All posts by maepower

My name is Elvis Williams. I have a degree in Business Administration. I also have attended Savannah Voc Tech. I studied Accounting. I was a Assistant Manager at K-Mart. I was also a Manager at Jiffy convenience stores. My experience extends into holding a position as Assistant Washman at National Linen, etc. So, although I have work many jobs, my latest preoccupation has been in the field of Caregiving. I cared for my Mother for over 12years. She passed away in April of 2014. I miss her dearly. I have gained invaluable experience in the Healthcare and Caregiving field. This is what has led me to build this blogsite. I want to pass on this knowledge to others as I have much to offer in this field of interest.


13 MARCH 2015

Image result for war pictures of american troops in the hills of afghanistan

On the battlegrounds in the mountainous terrains of Afghanistan, American soldiers had waged a mighty struggle to avoid constant ambush. At home, primary caregivers could find themselves facing a similar struggle whenever they open their doors to the services of home health agencies.  Always try to establish open lines of communications with visiting nurses. If you don’t, your whole family could become embattled in a horrible experience that they will not soon forget. Continue reading BORDERLINE HEALTHCARE: THE BACKSTORY


02 MARCH 2015



Image result for soldiers marching

“In hospitals, we see them everywhere.   Senior doctors in white coats–males and females–with trainees in tow. We see them marching up and down the shiny tiled halls of our medical facilities.  They barely have time to talk to you as they rush in and out of hospital rooms with plastic clipboards and pens in hand.   Are these people potentially “medical terminators” waiting to pass judgment on our loved one’s life expectancy?   Once before, I’ve  had them threaten  me to take away my mom.   Are they part of some  secret “death panel”?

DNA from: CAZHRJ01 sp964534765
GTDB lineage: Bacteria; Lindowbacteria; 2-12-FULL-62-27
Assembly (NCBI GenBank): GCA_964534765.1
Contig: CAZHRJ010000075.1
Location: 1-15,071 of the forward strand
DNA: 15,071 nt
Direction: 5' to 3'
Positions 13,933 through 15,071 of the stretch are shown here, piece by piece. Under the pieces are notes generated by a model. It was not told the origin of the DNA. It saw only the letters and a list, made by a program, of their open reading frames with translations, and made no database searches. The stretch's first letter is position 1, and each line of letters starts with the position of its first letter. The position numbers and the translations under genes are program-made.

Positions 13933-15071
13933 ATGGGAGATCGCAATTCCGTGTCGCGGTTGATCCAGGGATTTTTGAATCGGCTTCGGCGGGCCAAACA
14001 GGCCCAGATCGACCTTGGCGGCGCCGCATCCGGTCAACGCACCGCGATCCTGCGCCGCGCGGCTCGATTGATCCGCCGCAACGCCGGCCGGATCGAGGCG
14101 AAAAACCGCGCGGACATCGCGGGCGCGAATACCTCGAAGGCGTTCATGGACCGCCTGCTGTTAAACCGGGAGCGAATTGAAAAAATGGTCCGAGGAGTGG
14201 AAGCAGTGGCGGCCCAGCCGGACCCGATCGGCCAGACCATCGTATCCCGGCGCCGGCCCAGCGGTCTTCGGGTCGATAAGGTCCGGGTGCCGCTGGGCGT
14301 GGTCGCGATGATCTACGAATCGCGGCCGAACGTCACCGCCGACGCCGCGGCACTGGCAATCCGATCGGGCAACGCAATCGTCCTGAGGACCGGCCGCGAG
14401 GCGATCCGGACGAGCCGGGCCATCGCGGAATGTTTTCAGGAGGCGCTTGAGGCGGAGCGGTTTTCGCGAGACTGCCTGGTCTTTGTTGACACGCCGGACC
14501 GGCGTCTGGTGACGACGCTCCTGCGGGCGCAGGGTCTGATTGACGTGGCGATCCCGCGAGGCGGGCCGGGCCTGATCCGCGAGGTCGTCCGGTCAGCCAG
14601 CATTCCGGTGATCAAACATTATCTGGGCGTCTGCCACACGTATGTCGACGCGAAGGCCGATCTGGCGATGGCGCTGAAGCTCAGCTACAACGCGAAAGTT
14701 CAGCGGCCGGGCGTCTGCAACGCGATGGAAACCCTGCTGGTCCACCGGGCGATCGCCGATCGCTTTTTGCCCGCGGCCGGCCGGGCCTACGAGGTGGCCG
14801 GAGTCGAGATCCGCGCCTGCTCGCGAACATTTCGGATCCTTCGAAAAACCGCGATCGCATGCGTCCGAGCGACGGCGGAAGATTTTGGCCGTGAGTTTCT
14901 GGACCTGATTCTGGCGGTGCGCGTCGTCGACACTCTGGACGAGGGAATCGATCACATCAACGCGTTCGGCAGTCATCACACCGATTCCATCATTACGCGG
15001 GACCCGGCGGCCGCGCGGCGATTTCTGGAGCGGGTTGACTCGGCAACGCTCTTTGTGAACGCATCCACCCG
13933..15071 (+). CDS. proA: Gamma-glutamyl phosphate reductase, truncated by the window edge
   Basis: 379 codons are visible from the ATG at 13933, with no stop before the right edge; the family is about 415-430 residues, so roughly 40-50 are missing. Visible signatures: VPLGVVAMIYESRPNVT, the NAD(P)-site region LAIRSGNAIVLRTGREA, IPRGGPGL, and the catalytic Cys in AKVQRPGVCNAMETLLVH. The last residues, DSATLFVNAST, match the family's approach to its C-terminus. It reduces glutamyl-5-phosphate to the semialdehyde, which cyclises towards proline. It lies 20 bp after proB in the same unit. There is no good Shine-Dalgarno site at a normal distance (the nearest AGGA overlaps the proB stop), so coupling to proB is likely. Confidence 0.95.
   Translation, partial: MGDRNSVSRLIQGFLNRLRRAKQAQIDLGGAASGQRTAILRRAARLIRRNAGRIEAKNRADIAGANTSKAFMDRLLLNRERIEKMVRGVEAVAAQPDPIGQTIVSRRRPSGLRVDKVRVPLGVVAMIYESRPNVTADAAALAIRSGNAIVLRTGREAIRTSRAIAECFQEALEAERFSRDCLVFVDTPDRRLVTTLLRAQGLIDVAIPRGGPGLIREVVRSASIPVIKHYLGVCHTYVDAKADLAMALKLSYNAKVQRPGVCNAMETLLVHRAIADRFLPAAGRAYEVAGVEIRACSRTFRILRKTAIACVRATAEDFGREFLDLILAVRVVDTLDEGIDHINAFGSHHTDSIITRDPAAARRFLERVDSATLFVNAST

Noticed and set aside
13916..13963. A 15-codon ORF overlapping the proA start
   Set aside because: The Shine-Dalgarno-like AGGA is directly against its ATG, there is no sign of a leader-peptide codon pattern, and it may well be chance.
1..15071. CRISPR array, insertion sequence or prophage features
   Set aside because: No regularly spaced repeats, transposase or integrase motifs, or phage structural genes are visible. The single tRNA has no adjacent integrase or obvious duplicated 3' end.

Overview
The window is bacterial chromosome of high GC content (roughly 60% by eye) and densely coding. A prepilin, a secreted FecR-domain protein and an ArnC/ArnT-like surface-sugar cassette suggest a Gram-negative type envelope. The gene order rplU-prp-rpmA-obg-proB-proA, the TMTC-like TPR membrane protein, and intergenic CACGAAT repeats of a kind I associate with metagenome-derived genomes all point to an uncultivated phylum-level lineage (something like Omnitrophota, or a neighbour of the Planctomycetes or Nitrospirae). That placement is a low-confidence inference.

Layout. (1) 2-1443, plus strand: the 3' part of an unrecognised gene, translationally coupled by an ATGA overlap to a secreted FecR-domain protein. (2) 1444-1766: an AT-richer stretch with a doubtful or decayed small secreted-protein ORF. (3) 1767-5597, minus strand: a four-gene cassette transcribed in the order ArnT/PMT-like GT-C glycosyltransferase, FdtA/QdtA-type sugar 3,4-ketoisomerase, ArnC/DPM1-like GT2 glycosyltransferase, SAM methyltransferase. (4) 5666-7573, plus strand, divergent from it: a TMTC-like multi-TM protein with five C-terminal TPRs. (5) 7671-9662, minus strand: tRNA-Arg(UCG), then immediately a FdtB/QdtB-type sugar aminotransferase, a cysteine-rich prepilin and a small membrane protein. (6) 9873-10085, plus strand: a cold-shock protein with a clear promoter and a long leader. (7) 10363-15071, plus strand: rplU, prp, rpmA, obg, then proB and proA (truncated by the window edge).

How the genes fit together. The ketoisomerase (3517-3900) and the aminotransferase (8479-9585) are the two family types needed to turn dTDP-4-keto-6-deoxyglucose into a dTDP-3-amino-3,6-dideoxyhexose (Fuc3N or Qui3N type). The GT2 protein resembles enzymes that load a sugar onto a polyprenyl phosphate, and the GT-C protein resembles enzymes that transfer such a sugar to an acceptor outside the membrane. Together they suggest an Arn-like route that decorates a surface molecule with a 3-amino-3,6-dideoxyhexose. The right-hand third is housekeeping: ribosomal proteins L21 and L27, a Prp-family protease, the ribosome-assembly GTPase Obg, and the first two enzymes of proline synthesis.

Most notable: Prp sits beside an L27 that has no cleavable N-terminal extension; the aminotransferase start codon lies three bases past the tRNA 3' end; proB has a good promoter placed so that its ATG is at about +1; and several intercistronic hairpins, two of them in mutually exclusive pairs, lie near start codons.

Continue reading 02 MARCH 2015


21 FEBRUARY 2015

Image result for picture of large soaring mountain birds



The month is early May.  It’s 1:00 pm in the afternoon. Outside is nice and moderate with a gentle cool breeze in the air. I’m sitting in one of those plastic green lawn chairs on my front porch filling in crossword puzzles.  On our block on the westside of town, it can get awfully peaceful and quiet.  No screaming kids. No “hoopties” pacing up and down the street with loud music. Nobody mowing grass. Finally, I get a chance to just relax and recharge my batteries. Today had been one of mom’s better days. When I had left her bedroom , she had been resting comfortably. I couldn’t ask for anything more. Or could I? Continue reading 21 FEBRUARY 2015